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A recent panel discussion moderated by Yukiko Takizawa – Tokyo Head of TCS Pace Port™ -- explored the role of design-thinking and agility in innovation in technology in companies in Japan. The focus of the interaction was TCS’ approach to innovation, and its methodology.

Kurian Varughese, a TCS elite “Innovation Champion”, highlighted the various challenges in the innovation process that companies in Japan faced compared with their global competitors. Tomoka Asahi, TCS Service Design Lead at Pace Port Tokyo, shed light on the design-thinking process and its benefits towards innovation. TCS Pace Ports are experiential innovation hubs where innovation is accelerated at speed and scale towards tangible business-led outcomes.

Cultivating an Innovation Mindset

According to Kurian Varughese, many companies in Japan are not sure if their design thinking practice is appropriate or they still tend to struggle without getting positive results. This could be a result of company culture or mindset, he said. A typical mindset that is an inhibitor for innovation is the perception that “failures are not good”. Kurian explained that in the initial stages of design thinking, creativity and ideas are expanded as much as possible to extend thinking. A “fear of failure”, however, leads to a hesitation in the innovation process and “builds a wall” that prevents the exploration of possibilities and consequently, expanded thinking. He further added that mindset is one of the challenges that deter organizations from incorporating design thinking methodology.

Shedding more light on the role of design thinking, Tomoka Asahi said, “It is very important for Japanese organizations to understand that design thinking is not just about designing new products and services. In addition to enhancing brand value and customer experience, design thinking improves processes, procedures, and systems.”

Kurian explained that the role of fostering a culture of innovation is extremely important across TCS and engagements with all customers is crucial. “This is because the capability of the project teams can be improved by empathizing with customer needs and encouraging experimentation with creative thinking and ideas. These are all important elements of design thinking.”

Focus on Experience, Not Product

Tomoka, who focuses on creating and designing the user experience of products/services in an integrated manner from a holistic, comprehensive perspective at Pace Port Tokyo, underlined the importance of design-thinking in enhancing customer experience. “Design thinking encourages organizations to focus on user/customer experiences rather than products,” she explained.

Speaking on how the synergy between design thinking and innovation can be further enhanced, Tomoka said, “When a customer comes to the Tokyo Pace Port with issues that are not clear enough, the service design team helps them identify real challenges and uncover insights as the first step.”

Agile Innovation Center – Providing Innovation as a Service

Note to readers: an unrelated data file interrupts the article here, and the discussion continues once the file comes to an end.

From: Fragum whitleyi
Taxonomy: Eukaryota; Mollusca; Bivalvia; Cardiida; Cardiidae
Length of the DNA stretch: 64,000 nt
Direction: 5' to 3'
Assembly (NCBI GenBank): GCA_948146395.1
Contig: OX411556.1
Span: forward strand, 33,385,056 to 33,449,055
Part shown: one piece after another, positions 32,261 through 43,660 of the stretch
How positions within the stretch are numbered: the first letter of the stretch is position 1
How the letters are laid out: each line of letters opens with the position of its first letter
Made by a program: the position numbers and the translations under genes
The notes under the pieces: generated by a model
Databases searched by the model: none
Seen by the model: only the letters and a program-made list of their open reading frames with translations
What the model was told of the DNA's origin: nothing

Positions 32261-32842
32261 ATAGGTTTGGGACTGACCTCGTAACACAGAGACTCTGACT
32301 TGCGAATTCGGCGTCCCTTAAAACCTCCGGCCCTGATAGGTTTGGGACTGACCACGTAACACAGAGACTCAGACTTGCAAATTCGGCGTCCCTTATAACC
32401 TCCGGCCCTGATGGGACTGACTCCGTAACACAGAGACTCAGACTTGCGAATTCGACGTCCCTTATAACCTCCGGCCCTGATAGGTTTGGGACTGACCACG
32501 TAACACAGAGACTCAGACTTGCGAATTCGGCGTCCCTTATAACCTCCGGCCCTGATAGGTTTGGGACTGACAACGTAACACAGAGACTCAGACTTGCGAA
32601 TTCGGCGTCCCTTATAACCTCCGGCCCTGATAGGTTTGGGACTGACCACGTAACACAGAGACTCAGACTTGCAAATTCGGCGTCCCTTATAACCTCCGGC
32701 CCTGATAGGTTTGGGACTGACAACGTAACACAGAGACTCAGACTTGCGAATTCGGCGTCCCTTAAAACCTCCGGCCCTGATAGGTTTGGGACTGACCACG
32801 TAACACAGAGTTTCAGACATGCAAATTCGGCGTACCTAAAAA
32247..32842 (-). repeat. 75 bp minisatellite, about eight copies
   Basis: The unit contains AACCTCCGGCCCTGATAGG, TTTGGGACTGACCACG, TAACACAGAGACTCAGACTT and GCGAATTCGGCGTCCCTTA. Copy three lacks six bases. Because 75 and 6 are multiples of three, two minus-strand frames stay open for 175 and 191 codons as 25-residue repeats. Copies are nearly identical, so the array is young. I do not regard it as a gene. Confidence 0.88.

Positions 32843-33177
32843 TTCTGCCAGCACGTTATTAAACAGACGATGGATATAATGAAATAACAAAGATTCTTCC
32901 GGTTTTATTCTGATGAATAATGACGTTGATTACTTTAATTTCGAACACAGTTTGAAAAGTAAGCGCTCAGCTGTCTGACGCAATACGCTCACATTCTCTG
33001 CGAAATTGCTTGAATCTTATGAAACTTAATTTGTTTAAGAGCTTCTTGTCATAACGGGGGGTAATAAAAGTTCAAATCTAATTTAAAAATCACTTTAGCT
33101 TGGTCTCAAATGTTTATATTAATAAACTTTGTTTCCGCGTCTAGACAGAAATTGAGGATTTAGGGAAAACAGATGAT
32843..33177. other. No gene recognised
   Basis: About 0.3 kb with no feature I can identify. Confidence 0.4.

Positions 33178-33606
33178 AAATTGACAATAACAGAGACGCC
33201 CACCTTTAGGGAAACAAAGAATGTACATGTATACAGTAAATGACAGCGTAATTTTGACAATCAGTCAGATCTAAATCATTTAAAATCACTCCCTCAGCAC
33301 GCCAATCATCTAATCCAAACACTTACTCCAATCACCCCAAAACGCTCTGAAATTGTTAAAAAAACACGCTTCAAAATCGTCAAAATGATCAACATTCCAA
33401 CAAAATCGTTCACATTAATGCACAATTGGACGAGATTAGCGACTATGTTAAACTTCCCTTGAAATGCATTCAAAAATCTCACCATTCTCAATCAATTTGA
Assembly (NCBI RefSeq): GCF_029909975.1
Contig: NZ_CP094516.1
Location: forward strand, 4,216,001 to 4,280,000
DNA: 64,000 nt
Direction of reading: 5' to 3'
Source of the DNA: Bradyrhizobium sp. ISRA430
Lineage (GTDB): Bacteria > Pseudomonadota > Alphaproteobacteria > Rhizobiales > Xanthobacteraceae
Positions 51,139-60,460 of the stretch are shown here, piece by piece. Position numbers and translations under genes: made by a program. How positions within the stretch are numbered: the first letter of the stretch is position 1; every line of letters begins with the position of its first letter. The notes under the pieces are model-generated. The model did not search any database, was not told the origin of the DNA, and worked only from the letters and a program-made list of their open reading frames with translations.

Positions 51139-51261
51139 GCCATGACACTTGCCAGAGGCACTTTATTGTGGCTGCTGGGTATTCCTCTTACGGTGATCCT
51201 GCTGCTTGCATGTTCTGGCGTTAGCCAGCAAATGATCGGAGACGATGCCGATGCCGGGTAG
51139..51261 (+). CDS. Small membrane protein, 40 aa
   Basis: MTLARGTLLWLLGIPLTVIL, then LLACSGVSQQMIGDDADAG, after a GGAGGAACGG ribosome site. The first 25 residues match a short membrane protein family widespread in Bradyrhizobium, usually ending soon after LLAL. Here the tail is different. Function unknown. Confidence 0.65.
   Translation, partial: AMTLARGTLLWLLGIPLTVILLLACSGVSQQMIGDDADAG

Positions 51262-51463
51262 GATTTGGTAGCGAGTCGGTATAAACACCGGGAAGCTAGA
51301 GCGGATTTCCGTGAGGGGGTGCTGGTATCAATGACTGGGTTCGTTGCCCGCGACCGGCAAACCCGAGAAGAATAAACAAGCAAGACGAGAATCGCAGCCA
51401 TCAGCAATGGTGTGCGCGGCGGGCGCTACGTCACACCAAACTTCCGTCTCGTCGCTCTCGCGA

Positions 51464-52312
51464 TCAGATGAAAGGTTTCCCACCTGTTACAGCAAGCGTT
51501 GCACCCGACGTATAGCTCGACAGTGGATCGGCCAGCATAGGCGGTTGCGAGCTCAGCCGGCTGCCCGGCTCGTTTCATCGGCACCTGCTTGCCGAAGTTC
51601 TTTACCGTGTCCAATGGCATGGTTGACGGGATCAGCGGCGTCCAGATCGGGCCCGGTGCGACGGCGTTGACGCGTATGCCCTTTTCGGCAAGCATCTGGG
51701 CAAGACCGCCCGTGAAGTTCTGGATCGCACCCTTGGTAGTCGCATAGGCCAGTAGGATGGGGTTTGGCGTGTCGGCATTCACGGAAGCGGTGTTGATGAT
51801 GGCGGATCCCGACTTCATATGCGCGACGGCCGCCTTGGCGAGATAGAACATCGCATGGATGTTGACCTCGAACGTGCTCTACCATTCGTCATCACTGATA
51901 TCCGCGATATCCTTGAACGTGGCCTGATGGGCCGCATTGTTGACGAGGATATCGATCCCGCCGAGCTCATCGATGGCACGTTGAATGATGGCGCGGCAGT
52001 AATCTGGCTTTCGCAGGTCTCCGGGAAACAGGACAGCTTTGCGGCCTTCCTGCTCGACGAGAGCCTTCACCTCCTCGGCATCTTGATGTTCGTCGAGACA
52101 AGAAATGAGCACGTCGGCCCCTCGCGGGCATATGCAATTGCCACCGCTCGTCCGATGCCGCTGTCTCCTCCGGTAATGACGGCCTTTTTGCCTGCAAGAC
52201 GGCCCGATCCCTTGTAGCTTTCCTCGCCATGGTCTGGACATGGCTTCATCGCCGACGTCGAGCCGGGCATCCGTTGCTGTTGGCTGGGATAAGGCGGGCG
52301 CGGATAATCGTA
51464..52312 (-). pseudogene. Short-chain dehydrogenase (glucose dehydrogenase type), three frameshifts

Exploring innovation as an activity and a defined process, the panel explored what went into the making of a TCS Innovation Champion. Kurian explained that at TCS, an innovation champion is an internal qualification to certify people within the organization who further the process of innovation with customers. In other words, a TCS innovation champion plays the role of a master who has accumulated a wide range of his or her own company's technical knowledge and case studies. “Innovation champions work as evangelists of design thinking to encourage a creative journey of the project team,” Kurian said. He went to explain the model of the Agile Innovation Center (AIC) -- an important part in this activity. AIC is a unique and comprehensive TCS approach to bring several angles of innovation to customers, Kurian explained.

AIC uses the synergy within the TCS ecosystem, comprising a human resource pool, investment in cutting-edge digital solutions, technology partners, academic institutes and startups. The AIC model promotes customers’ innovation according to their scale by the application of a continuous and agile method. More specifically, an AIC model provides idea generation for customers, an immediate verification of tentative theories and a minimum viable product (MVP), cooperating with ecosystem/agile innovation platform to develop prototypes.

By adopting the AIC model within the environment of a Pace Port, TCS can provide “innovation-as-a-service” for customers, Kurian said. This service runs through four stages:

  • Awareness / discovery / innovation
  • Definition / ideation
  • Refinement / demonstration
  • Delivery / development / implementation


Putting things in further perspective, Yukiko rounded off the discussion saying, “One of the success factors at the Business Innovation Unit that we at Pace Port Tokyo belong to, is being able to provide capabilities in service design and rapid prototyping. The Innovation Champion leads AIC opportunities for customers.”

At TCS Pace Port Tokyo, a customer can expect creativity by way of the design-thinking process, agility for speed and scale, and contextual knowledge with the presence of innovation champions brought in by a project team. All of these are the key components that lay the groundwork for innovation. The methodical effort and drive towards planned innovation makes partnering with a Pace Port an important step in the digital transformation journey of a customer.

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